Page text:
Saturday, 25 February 2017

Myth And History

During a ritual, the priestess experiences oneness with the Goddess. (SM Stirling, Dies The Fire, New York, 2005, p. 349)

This kind of experience can occur in two kinds of narratives:

a fantasy assuming the literal existence of gods and goddesses;
a narrative set in our world, where such experiences are attested.

Some of the language used here could also be used by a monotheist:

" awareness vast beyond all understanding."

We understand what was meant by the observation that the novel's two themes are myth and technology. See here.

Which god was to be regarded as supreme was an issue of power politics in the ancient world: "In hoc signo vinces." (See here)

Sheila is reading The Silk Roads. Its opening pages refer to:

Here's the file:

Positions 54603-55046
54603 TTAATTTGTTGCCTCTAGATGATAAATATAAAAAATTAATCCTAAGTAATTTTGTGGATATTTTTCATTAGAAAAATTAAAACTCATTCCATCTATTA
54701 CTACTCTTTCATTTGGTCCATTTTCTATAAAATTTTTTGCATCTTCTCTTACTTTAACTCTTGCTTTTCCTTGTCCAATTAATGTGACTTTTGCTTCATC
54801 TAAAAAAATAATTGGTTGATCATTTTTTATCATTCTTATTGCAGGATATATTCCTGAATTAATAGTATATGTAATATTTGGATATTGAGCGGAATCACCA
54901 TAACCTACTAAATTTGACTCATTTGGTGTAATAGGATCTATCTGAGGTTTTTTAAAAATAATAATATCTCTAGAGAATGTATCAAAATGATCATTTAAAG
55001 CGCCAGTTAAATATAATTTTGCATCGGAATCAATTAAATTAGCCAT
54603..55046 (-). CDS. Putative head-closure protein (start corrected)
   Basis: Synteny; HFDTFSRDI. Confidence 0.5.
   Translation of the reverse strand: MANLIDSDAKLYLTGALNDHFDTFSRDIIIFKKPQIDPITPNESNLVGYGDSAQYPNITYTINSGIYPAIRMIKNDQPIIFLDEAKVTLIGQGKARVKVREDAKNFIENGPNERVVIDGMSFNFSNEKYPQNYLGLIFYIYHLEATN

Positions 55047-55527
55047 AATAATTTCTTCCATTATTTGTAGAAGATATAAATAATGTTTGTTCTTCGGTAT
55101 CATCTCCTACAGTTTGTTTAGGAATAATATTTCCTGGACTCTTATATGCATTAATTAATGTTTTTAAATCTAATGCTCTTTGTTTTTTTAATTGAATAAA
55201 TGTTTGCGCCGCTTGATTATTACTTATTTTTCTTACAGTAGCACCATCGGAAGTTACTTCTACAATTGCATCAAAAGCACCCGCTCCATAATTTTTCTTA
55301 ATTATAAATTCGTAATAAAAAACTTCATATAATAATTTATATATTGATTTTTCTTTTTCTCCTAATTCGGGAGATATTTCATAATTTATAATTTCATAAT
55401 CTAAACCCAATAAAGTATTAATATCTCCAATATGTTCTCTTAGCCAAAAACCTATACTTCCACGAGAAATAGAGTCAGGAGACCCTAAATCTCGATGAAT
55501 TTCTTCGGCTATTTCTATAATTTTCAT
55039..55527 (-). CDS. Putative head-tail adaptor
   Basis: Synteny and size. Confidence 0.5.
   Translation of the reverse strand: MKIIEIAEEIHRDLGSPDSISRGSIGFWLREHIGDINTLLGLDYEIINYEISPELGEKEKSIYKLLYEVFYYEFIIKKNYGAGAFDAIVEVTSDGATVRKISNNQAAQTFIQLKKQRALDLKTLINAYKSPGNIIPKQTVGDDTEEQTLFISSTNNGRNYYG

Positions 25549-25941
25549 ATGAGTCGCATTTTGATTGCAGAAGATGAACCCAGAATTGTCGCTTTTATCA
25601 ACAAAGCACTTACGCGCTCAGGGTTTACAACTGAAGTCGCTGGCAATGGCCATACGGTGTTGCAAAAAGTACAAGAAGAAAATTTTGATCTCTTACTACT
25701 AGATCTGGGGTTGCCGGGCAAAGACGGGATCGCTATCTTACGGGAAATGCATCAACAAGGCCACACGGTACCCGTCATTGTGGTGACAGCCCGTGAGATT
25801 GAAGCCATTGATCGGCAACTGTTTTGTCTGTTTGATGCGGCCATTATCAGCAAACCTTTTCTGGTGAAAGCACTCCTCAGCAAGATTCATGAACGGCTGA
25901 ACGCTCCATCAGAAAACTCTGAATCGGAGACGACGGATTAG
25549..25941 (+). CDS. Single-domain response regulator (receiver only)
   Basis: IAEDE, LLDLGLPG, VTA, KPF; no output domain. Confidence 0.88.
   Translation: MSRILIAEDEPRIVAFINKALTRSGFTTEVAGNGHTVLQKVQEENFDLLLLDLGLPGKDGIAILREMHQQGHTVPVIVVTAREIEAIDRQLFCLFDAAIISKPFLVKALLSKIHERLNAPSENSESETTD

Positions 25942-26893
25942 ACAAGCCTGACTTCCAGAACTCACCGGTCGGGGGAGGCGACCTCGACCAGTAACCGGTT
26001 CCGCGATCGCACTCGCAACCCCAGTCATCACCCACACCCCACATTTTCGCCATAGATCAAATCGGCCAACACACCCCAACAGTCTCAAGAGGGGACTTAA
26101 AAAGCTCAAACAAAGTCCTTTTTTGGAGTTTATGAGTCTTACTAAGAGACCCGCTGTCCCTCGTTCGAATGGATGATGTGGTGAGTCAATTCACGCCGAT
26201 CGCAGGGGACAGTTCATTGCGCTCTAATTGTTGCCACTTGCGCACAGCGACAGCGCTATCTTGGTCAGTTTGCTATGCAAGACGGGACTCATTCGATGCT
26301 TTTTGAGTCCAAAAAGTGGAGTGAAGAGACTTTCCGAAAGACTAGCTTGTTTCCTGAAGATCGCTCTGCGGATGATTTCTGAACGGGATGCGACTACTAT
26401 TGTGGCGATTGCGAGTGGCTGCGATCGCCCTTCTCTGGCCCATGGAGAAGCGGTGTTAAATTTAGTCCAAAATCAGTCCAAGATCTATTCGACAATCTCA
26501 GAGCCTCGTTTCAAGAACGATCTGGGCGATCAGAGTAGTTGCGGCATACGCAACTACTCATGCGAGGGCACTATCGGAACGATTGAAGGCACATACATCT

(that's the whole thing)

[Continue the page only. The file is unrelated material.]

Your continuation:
cities named after Alexander;
the Seleucids;
the Hindu Kush;
the Roman Empire;

Readers of this blog will know how all these names feature in works by Poul Anderson.


Sean M. Brooks said...

Kaor, Paul!

I admit to finding the neo-pagan or Wiccan parts of the DIES THE FIRE series the least convincing. Because I simply don't believe there are multiple gods. Monotheism makes far more sense!

The Silk Road of course refers to such beneficial things as the trade and commerce passing both ways (west and east) on that road. It was also, alas, the mean by which disasters such as smallpox (I think) and the Plague spread from east to west.


Sean M. Brooks said...

Corretion, smallpox originated in Africa, not the Far East/China.